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Good news expected from March jobs report

Application for unemployment benefits

JEREMY HOBSON: In about a half hour we'll get the most important economic indicator of the month. The March jobs report from the Labor Department. Expectations are the economy added around 200,000 jobs in March which would make the last two months the best stretch for private sector hiring since the recession began.

Tig Gillam is the CEO of Adecco Group North America and he's with us now from New York. Good morning.

TIG GILLAM: Good morning.

HOBSON: Well, you're company helps other companies find temporary workers. Those workers are often seen as an early indicator of how much permanent hiring is going to occur. Given that, what are you expecting from this morning's jobs report?

GILLAM: Well, the recovery in terms of temporary workers has been going on now for about 18 months. And as you mentioned, that's the leading indicator to the recovery and the job market overall. So we've been on a positive trend, and expect March's numbers to continue to demonstrate that the job market is getting better.

HOBSON: Do you think that we're going to see any of the turmoil that's going on in the Middle East or Japan, the oil markets, figure into this morning's number in a negative way?

GILLAM: I think at least from the Adecco Group business the impact of Japan is beginning to become visible. Where we see supply chain disruptions related to the automotive industry, that's affecting jobs in the U.S. on a negative basis. But then at the same time, on the technology side, especially related to chips, the business has picked up in the U.S. to replace product supply disruptions in Japan. So, there is an affect. It'll be interesting to see whether the net positive outweighs the negative in March.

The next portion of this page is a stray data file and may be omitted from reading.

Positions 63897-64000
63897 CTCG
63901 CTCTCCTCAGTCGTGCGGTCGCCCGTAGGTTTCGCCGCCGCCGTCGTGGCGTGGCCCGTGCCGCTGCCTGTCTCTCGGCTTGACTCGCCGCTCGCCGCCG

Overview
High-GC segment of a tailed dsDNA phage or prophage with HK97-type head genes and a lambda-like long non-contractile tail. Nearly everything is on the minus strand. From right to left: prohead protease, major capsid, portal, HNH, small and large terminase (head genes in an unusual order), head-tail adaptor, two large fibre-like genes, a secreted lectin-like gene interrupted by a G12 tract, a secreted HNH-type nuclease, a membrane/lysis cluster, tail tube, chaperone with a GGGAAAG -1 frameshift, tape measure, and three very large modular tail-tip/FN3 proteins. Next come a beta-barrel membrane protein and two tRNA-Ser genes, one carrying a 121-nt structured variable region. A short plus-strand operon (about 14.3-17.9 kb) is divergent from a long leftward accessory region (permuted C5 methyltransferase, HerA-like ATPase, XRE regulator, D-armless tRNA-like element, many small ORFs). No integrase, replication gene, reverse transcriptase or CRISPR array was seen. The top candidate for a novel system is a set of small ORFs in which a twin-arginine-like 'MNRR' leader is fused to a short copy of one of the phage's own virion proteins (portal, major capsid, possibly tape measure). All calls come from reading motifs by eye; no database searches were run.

HOBSON: But you're saying it's already being felt?

GILLAM: That's already being felt, as opposed to the oil situation and the cost of gasoline, I think there hasn't been that much of a direct affect yet, on the labor market in the U.S.

HOBSON: All right, what about people who have been out of work for a long time, in some cases for years since the recession began. And sense of whether those people are starting to return to the labor market?

GILLAM: There are 13.7 million people who are unemployed today. And half of those have been out of the job market for 27 weeks or more. But, like everyone else, they're finding an improving job market where they live, so their are opportunities for finding new employment are getting better every month.

HOBSON: Tig Gillam CEO of Adecco Group North America. Thanks so much for joining us this morning.

GILLAM: That's for having me.

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